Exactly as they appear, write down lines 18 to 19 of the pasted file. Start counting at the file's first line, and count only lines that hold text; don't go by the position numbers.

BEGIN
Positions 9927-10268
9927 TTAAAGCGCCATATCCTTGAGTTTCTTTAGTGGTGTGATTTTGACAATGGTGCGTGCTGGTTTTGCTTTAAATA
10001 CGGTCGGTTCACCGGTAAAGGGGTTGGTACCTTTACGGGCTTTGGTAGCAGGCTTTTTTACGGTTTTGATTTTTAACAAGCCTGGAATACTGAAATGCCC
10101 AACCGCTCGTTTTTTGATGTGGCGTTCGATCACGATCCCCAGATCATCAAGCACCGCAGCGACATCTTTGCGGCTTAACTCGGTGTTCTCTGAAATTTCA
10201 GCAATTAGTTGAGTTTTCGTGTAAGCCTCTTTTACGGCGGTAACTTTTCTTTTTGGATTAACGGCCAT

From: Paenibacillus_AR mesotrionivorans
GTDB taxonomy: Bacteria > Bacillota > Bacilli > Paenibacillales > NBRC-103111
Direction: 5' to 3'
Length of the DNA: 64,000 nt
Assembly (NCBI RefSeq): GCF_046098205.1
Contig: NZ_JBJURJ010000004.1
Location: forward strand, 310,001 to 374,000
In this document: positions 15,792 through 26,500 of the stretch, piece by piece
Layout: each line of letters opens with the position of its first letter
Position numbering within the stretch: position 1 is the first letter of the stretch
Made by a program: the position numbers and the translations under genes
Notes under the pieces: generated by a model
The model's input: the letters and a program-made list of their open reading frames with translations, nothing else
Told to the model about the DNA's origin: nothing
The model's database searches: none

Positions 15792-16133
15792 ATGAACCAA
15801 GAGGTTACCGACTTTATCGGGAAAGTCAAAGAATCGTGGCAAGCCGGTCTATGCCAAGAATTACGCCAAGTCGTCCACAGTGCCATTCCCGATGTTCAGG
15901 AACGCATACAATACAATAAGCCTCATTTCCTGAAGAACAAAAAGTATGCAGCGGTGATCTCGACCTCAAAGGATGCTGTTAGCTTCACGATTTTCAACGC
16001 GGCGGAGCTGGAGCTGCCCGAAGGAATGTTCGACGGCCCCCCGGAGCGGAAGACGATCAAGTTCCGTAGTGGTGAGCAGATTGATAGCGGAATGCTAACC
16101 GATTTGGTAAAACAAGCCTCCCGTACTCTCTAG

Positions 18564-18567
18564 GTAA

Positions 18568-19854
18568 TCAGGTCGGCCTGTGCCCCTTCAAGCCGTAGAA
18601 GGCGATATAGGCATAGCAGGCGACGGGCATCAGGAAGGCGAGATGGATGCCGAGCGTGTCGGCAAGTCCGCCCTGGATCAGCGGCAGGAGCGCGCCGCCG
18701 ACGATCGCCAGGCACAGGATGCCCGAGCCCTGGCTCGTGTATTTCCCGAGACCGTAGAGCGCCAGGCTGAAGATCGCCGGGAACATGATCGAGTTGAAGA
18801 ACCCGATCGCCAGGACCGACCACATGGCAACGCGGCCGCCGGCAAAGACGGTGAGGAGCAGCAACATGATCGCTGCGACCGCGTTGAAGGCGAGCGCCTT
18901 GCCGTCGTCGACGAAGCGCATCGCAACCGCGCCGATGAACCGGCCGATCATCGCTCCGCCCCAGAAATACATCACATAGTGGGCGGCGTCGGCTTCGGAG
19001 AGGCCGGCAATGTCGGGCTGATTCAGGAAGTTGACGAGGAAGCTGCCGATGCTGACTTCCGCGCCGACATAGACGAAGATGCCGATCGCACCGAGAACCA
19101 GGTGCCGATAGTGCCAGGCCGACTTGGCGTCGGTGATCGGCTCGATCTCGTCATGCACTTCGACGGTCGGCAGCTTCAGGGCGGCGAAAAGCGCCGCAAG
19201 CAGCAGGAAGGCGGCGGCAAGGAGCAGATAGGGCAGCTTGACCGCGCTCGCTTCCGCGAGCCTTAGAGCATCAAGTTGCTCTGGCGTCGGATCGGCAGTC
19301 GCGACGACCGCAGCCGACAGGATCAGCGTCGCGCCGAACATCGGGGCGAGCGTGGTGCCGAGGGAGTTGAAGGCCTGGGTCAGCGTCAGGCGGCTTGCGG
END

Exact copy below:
The model's input: the letters and a program-made list of their open reading frames with translations, nothing else
Told to the model about the DNA's origin: nothing